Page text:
I don't know if I agree with that or not.
Just as one example, my dad was diagnosed with high blood pressure when he was 17 years old. But there was nothing that could be done about it then, so he had high blood pressure for many years and died when he was fairly young because of all the damage he suffered before treatment was available. His mother never got treatment for her high blood pressure and died even younger.
Was he healthier than someone who has high blood pressure now?
Now you could argue, I suppose, that more people have high blood pressure now, but I don't know if that is true or not, either. For one thing, in my parents' day, people didn't go to the doctor nearly as often as they do now, so a lot of people went undiagnosed and untreated. For another, the definition of "high blood pressure" has changed over the years and with those changes, the percentage of the population with high blood pressure has changed, too.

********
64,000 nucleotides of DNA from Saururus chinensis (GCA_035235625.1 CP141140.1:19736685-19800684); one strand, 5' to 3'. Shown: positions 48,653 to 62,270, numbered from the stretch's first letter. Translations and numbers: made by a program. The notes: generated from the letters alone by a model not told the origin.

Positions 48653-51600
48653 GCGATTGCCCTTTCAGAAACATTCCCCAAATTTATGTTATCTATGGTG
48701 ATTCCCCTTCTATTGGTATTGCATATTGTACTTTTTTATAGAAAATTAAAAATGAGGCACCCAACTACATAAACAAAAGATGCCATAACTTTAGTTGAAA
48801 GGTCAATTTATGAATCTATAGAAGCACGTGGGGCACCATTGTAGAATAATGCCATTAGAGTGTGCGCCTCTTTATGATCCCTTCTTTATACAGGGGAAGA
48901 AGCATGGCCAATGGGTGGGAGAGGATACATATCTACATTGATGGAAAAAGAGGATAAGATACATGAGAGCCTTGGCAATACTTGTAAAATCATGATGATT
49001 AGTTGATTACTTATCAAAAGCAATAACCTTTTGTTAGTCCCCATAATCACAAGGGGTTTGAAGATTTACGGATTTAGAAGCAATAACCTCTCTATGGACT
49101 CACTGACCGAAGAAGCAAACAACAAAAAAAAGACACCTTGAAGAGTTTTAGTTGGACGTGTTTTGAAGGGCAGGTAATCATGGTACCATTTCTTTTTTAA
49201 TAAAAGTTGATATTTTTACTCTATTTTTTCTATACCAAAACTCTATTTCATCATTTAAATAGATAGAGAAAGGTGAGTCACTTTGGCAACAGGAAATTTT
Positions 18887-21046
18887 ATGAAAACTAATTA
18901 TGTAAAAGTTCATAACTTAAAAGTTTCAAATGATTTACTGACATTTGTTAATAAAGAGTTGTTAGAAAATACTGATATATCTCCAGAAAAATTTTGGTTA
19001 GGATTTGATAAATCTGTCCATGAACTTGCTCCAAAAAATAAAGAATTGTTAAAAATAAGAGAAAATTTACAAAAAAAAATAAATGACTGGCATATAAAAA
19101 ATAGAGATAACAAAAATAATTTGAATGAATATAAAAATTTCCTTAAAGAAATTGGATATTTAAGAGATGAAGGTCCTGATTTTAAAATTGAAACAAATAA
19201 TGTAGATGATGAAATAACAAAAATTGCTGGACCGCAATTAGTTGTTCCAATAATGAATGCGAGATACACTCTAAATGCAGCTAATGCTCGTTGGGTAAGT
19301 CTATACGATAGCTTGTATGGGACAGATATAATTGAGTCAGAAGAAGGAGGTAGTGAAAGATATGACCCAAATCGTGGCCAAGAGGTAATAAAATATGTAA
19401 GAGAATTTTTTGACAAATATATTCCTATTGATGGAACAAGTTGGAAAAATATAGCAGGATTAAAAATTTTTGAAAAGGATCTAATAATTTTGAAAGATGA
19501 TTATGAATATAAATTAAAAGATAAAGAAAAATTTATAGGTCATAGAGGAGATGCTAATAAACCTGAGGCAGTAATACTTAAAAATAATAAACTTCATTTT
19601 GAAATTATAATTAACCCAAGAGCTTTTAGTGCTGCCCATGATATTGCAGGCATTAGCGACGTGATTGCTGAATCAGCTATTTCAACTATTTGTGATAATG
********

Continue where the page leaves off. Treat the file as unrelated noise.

Another example: I have asthma and have had the exact same symptoms since birth, but I was not officially diagnosed as asthmatic until I was 19 because the definition of asthma changed. As near as I can tell, I inherited the condition from my dad's mother (the same one who had high blood pressure) and there is evidence that asthma has been in her family line for generations. But not one of those people was ever actually diagnosed with asthma because people weren't back then. Statistically, of course, more people suffer from asthma now than they did in the past, but I wouldn't say that presents you with an accurate picture of asthma in previous generations.